Warning signs

Here are 10 signs that a company may need to consider bankruptcy:

  1. The fair value of the company’s assets is less than its liabilities.
  2. The company is unable to pay all of its debts as they become due.
  3. The company may be in default with its lender, is unable to comply with the terms of its loans, its lender proposes to reduce credit availability, or the lender has transferred the company’s loans to a workout group.
  4. The company is unable to acquire sufficient raw materials from suppliers, or suppliers have adversely changed credit terms.
  5. The company is unable to satisfy customer purchase orders due to the lack of working capital.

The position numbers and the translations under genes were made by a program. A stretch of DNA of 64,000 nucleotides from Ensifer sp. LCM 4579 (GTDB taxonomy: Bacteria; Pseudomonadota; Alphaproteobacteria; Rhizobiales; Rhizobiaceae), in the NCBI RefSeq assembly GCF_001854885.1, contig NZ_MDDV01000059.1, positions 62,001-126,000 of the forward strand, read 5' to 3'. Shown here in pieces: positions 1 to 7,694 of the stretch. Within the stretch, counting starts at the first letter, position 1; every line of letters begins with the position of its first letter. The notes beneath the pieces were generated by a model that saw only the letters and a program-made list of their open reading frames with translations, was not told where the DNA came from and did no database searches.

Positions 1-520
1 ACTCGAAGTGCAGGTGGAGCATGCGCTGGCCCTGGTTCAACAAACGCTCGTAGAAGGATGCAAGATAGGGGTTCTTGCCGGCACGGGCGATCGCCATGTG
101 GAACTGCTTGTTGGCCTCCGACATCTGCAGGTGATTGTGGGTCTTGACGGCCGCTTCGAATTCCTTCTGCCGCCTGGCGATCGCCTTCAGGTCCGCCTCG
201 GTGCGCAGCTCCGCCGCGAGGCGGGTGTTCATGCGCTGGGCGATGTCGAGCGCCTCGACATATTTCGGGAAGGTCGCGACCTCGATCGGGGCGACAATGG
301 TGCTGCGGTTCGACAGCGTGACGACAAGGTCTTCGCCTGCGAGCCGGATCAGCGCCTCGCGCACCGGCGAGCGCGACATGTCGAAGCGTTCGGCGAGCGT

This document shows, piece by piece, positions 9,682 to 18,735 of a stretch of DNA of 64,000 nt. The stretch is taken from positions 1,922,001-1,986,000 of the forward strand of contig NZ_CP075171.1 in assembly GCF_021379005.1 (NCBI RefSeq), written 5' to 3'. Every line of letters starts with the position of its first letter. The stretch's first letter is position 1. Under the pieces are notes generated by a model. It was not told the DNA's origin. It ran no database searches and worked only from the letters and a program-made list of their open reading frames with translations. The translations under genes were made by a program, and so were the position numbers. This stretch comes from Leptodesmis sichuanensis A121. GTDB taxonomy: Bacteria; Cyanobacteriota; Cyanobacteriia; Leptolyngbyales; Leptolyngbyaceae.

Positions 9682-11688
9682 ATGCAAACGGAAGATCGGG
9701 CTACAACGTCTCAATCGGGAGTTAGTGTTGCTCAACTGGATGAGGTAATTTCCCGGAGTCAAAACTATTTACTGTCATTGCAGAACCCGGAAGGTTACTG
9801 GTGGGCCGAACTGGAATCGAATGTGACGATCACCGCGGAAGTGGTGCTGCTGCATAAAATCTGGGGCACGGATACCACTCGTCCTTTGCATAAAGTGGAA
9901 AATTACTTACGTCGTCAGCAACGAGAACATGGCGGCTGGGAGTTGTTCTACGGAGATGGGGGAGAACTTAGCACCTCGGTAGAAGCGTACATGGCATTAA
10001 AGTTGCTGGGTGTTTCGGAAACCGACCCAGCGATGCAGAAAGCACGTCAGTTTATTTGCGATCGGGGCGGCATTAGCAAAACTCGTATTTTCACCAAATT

6. The company is at risk of either losing key employees or unable to pay key employees on a competitive basis.
  7. The company is unable to pay all of its tax debt or employee benefit obligations.
  8. There are disagreements between management and/or the shareholders over the future direction of the company.
  9. Pending litigation threatens the future viability of the company.
  10. The company has been marketed for sale as a going concern, there are a number of possible buyers, and a court supervised process is necessary to complete the sale process.

 

Source: Michael Polsky, a partner with Milwaukee-based Beck, Chaet, Bamberger & Polsky, S.C., who has worked on some of the largest corporate receivership cases in the state.

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